I can’t really critically evaluate the impact of Switched-On Bach ["Analog Ultra-Violence"], because I’m of an age where that album was my introduction to much of Bach’s work, so to me Carlos’ interpretations of Bach are the canonical ones. But I have trouble buying the argument that you can’t legitimately play Bach on a synthesizer because it’s just one musician’s choices as opposed to a whole orchestra. [...] You can certainly play most of Bach on a pipe organ, which is the 17th century’s large mechanical analog version of the synthesizer, with lots of different-shaped pipes and reeds emulating the instruments of its day. “Tocatta and Fugue in D Minor” really deserves to be played on a pipe organ, but if you’re not sitting in a church, a synthesizer and some large speakers will do the job.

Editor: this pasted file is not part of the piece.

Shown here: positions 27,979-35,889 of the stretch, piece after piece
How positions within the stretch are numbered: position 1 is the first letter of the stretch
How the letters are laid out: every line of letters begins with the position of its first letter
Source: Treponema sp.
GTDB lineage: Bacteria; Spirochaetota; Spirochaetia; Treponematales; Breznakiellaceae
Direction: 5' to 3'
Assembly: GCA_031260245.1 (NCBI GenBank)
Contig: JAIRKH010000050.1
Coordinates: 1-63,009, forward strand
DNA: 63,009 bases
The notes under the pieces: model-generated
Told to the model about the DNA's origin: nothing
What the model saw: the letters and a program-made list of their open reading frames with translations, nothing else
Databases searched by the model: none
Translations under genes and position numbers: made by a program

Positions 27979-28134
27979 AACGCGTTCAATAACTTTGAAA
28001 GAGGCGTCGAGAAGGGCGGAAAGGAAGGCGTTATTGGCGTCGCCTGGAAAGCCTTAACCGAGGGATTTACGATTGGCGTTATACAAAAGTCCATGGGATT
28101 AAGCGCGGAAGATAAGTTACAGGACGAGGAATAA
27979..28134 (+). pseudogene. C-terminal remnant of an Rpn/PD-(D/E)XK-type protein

Bill Stewart

J. Christopher Arrison responds:

I wholeheartedly agree, Mr. Stewart. You don’t need full orchestra to realize Bach’s works. But in terms of Switched-on Bach, the album is the multi-tracked work of a single person on an exotic instrument. This was simply revolutionary, influencing generations of musicians, spawning copycat albums, while also engendering a mild backlash from musty keepers’ of the old guard, put off by her novel approach. The criticism stemmed over style and crossover appeal, not her mastery. And, of course, not everyone in the upper echelon of the arts agreed. As Glenn Gould famously remarked, “Carlos’s realization of the Fourth Brandenburg Concerto is, to put it bluntly, the finest performance of any of the Brandenburgs—live, canned, or intuited—I’ve ever heard.”

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